The Healthy Nudge
Welcome to The Healthy Nudge . Each month, we'll get you up to speed on the latest developments in policy-relevant health behavioral economics research at CHIBE. Want more frequent updates? Follow us on Twitter @PennCHIBE and visit our website .
ITMAT Pilot Project Proposals Requested
In partnership with the Institute for Translational Medicine and Therapeutics (ITMAT), we are now inviting proposals for Clinical and Translational Science Award (CTSA) pilot projects aimed at either 1.) improving enrollment in clinical trials or 2.) using connected health for population health improvement. More information can be found here . Proposals are due March 9, 2018 for projects with a start date of June 1, 2018.
Nudging Clinicians to Prescribe Responsibly
In a recently published study , CHIBE affiliate and ER physician M. Kit Delgado, MD, MS lowered the default number of opioid tablets prescribed in the electronic medical record of an emergency room to 10 pills, or about a 3-day supply. He found that the proportion of prescriptions written for 10 pills or fewer more than doubled after changing the default, while those prescriptions for 11 or more pills also decreased dramatically.
Safer Food Allergy Management for Adolescents
Among the 15 million people with food allergies in the United States, adolescents experience the highest risk of adverse events, including death from anaphylaxis. A new project led by Carolyn Cannuscio, ScD and Andrea Troxel, ScD will test the effectiveness of text message reminders and financial incentives, using various incentive designs that have proven effective in prior health behavioral economics interventions, on epinephrine carrying among teens.
Blog Spotlight
After a recent Work-in-Progress Seminar, guest speaker Adam Sacarny, PhD sat down for a short interview to discuss how academics can work with federal agencies and insurers to address inappropriate prescribing.
Work-in-Progress Seminar:
Ethan Basch, MD, MSc
Professor of Medicine; Professor of Public Health; Associate Chief, Division of Oncology; Director, Cancer Outcomes Research Program, University of North Carolina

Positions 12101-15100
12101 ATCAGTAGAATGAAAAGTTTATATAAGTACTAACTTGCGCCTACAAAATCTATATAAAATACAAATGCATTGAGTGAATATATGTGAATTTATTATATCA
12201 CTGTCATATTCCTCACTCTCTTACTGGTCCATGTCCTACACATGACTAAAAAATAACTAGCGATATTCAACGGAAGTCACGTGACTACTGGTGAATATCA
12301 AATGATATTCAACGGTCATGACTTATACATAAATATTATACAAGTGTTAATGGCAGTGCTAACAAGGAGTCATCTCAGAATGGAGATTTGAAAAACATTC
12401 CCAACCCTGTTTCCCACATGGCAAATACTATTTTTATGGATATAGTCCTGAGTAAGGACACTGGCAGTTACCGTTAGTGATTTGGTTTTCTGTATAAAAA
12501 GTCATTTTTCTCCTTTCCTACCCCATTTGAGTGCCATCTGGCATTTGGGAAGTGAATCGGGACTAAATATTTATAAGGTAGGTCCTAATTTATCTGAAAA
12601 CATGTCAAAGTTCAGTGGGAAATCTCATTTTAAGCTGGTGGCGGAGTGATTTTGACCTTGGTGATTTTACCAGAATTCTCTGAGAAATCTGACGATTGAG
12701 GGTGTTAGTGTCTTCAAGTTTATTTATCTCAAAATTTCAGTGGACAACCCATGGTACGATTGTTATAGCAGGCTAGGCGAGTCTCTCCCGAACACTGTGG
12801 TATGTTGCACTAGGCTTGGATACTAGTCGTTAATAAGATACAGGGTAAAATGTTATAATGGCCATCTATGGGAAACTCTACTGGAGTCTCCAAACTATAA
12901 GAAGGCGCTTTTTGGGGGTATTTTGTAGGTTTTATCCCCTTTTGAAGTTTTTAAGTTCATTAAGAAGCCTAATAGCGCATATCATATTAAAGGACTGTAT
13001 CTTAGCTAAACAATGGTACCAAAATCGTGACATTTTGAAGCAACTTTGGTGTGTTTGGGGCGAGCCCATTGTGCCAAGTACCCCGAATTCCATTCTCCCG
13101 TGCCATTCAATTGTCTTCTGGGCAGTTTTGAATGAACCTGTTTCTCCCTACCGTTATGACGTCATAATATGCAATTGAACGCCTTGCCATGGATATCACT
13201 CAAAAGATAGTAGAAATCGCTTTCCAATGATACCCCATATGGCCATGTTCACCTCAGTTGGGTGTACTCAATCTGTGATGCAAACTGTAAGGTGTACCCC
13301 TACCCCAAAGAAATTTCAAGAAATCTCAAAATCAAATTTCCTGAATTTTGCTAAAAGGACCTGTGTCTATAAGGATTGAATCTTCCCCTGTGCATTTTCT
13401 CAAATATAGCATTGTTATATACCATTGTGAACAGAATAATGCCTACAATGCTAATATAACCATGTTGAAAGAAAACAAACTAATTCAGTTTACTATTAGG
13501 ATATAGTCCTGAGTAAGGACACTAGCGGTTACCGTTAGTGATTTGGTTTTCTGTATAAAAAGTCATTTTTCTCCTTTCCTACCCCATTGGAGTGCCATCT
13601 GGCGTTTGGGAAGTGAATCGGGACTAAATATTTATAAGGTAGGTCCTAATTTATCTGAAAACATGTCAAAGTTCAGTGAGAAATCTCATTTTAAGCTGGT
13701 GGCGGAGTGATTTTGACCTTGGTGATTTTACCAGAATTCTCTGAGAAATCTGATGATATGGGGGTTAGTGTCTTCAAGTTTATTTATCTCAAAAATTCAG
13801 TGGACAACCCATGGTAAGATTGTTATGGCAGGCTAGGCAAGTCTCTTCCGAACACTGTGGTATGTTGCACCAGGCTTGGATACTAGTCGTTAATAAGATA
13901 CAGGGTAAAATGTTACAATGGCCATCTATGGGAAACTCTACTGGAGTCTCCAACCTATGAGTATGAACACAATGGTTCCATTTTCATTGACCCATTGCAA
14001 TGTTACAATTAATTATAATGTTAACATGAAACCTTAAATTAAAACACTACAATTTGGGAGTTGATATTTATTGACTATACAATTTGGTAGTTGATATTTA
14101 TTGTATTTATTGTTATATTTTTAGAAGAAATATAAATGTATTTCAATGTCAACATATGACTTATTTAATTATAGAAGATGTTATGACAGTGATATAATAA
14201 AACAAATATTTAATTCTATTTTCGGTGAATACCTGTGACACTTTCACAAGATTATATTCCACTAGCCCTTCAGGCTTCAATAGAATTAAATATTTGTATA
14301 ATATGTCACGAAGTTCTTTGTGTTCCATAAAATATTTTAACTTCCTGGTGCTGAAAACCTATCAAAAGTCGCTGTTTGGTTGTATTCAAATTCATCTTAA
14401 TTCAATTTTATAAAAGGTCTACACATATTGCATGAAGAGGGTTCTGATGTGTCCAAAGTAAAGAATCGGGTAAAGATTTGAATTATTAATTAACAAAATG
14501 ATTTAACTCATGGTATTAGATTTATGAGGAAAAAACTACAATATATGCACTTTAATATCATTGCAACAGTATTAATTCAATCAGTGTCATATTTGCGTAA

02/22 @ Noon
1104 Blockley Hall
In The News
Getting to zero alcohol-impaired driving fatalities: an insider’s view

As addiction crisis grows, Penn 'nudges' doctors to limit opioid prescriptions

Annual gym memberships can be a trap. Do this instead.

Want to prevent heart attacks? Perhaps don't try this behavioral economics intervention

Technology with behavioral insight data can improve outcomes for patients

Default EMR setting could result in less ED opioid prescribing

Digital and personal connected health: hospitals share strategies for success as digital technologies hit the mainstream

Analyzing behavioral economics and psychology are key to engaging patients to make meaningful changes

Why ‘fresh starts’ — like new year’s resolutions — really work
 CHIBE Profile
David Pagnotti, MS is a Clinical Research Coordinator at CHIBE, where he oversees the management of two NIH-funded studies examining the effects of financial incentives on cholesterol medication adherence. He attended St. Joseph’s University where earned a B.S. in Psychology and a M.S. in Experimental Psychology.
What projects are you currently involved with at CHIBE? What is your role in these projects?
I am a Clinical Research Coordinator for the Habit Formation and Process vs Outcomes studies, which implement various financial incentive schemes to promote statin (cholesterol) medication adherence. I currently oversee participant retention and follow up procedures, as well as supporting budget management.

What do you find most rewarding about your work?
I enjoy interacting with participants the most. It is very humbling and rewarding to hear their feedback and gratitude for being part of a study that helped improve their health behaviors. It reminds me of why I wanted to pursue a career in translational research.

Out of CHIBE’s publications over the past year, which studies have you found most interesting? Why?
It’s tough to narrow down, but I would say I really enjoy reading studies published by Dr. Navathe and Dr. Roberto . Their research focuses on investigating the impact of health care and governmental policy (respectively) on behavioral outcomes. Sometimes, in academia, it’s difficult to see research go beyond a publication or journal, but I believe Dr. Navathe and Dr. Roberto are conducting some really interesting work that can directly influence health policy.    
Selected New Publications

The Center for Health Incentives and Behavioral Economics (CHIBE) at the University of Pennsylvania conducts behavioral economics research aimed at reducing the disease burden from major U.S. public health problems. Originally founded within the Leonard Davis Institute of Health Economics , our mission is to inform health policy, improve healthcare delivery and increase healthy behavior.
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